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What is wool? What are the different kinds of wool and their advantages?

Wool fabric brings to mind cozy warmth. Some wool is scratchy giving some people the idea that they are "allergic" to wool. Although wool fiber comes from a variety of animal coats, not all wool is scratchy and some wool is extremely soft. The wool fibers have crimps or curls which create pockets to give wool a spongy feel. This quality often creates insulation for the wearer. The outside surface of wool fiber consists of a series of serrated scales which overlap each other much like the scales of a fish. This characteristic allows the fibers to cling together and produce felt. The same serrations will also cling together tightly when wool is improperly washed and that makes the material shrinks. Wool will not only return to its original position after being stretched or creased, it absorbs up to 30% of its weight in moisture without feeling damp. Its unique properties allow shaping and tailoring, making wool the most popular fabric for tailoring fine garments. Wool is also dirt resistant, flame resistant, and, in many weaves, resists wear and tearing.

Basically, there are two different processes used in wool production. Woolen fabrics have a soft feel and fuzzy surface, very little shine or sheen, will not hold a crease, and are heavier and bulkier than worsted materials. Blankets, scarves, coats and some fabrics are considered woolens. Worsted wool is smoother than woolen, takes shine more easily, does not sag, holds a crease well, is lighter and less bulky, and wears longer than regular wool. Worsted wool requires a greater number of processes, during which fibers are arranged parallel to each other. The smoother, harder-surface worsted yarns produce smoother fabrics with a minimum of fuzziness and nap. Fine worsted wool is even seen in clothing for athletics such as tennis. No, they are not hotter than polyester but actually cooler, as the weave of the fabric allows wool to absorb perspiration and the fabric "breathes," unlike polyester.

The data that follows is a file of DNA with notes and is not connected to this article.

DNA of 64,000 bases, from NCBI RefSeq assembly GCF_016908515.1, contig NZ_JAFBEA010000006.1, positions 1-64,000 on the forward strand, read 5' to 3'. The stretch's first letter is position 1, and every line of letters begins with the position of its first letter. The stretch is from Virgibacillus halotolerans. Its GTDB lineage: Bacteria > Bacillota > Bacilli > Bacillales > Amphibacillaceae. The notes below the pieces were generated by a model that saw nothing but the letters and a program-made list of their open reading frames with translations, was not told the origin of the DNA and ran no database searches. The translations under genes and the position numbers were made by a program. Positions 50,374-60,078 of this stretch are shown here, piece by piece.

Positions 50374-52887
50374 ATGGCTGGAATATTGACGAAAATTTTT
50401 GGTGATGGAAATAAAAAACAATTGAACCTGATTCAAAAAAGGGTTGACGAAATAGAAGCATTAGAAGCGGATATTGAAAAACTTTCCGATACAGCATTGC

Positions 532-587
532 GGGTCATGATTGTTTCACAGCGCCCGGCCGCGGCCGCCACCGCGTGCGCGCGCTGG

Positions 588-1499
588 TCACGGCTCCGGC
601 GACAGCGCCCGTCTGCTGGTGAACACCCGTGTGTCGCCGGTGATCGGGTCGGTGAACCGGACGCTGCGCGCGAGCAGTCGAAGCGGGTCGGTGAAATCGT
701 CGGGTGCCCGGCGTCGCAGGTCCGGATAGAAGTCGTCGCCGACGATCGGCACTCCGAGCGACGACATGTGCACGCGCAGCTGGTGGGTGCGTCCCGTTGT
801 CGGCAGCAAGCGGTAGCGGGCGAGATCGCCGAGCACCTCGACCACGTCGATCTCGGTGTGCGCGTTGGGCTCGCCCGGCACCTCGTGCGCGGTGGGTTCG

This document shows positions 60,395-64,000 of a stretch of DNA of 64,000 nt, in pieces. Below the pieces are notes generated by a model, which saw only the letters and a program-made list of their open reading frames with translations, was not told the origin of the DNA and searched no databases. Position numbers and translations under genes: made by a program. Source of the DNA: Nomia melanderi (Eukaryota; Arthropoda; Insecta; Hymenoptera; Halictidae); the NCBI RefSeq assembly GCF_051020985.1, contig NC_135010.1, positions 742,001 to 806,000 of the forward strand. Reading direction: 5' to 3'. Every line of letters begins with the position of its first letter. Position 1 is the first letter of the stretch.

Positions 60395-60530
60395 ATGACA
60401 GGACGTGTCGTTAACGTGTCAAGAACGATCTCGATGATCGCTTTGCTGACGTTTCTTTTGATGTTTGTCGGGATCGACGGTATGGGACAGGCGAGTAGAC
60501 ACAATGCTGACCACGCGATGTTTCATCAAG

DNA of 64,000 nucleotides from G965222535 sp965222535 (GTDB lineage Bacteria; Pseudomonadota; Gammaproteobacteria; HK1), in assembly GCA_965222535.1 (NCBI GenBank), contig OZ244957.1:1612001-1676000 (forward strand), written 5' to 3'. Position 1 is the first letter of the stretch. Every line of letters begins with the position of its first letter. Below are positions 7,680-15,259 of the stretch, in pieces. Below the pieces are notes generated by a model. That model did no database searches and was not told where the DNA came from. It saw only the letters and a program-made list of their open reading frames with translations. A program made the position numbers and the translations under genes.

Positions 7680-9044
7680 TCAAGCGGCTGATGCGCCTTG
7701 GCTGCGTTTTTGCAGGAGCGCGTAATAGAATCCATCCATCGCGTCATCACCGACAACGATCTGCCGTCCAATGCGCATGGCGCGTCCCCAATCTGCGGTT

WOOL SPECIALTY FIBERS - although still classified as wool, they are further classified by the animal the fiber comes from:
- Alpaca Fleece is very rich and silky with considerable luster. It comes from the Alpaca.
- Mohair is from the Angora Goat and is highly resilient and strong. Mohair´s luster, not its softness, determines its value. Mohair is used in home decorating fabrics as well as garment fabrics including tropical worsted materials.
- Angora Wool is from the Angora Rabbit. This soft fiber is used in sweaters, mittens and baby clothes.
- Camel Hair comes from the extremely soft and fine fur from the undercoat of the camel. Camel´s hair can be used alone but is most often combined with fine wool for making overcoats, topcoats, sportswear and sports hosiery. Because of the beauty of the color, fabrics containing camel´s hair are usually left in the natural camel color or dyed a darker brown. Light weight and soft, 22 oz. camel fabric is as warm as a 32 oz. woolen fabric.
- Cashmere comes from Cashmere Goat down. Separation of the soft fibers from the long, coarse hair is tedious and difficult, contributing to the expense of the fabric. The soft hair is woven or knitted into fine garments and is blended with silk, cotton, or wool.
- Vicuna is the softest coat cloth in the world. The amount of coarse hair to be separated from the soft fibers is negligible and yields the finest animal fiber in the world. Vicuna is a member of the Llama family and is small and wild. Since it is generally killed to obtain the fleece, it is protected by rigorous conservation measures. This fiber is rare and very expensive, costing several hundred dollars per yard.

Other commonly asked questions about Fabrics and their Features

  1. What is Micro Suede?
  2. What is two-fold or two-ply cloth?
  3. What is Dormieul?
  4. What are Super 100s, 110s, 120s, 130s, 150s, and 180s?
  5. What is the Designer Brand Collections?
  6. What is Seersucker?
  7. What is ply?
  8. What is yarn size?
  9. What is thread count?
  10. What is a Burn Test? How do I test a fabric?
  11. What is manufactured – man made fabrics and manufactured fiber types?
  12. What is hemp fiber and jute?
  13. What are weaves and how are they different from fabrics?
  14. What is cotton? What are its uses?
  15. What kind of cloth is linen and what material is it composed of?
  16. What is Glen Plaid?
  17. What is Vicuna Wool?
  18. What are natural fibers made from? What is a natural fiber?
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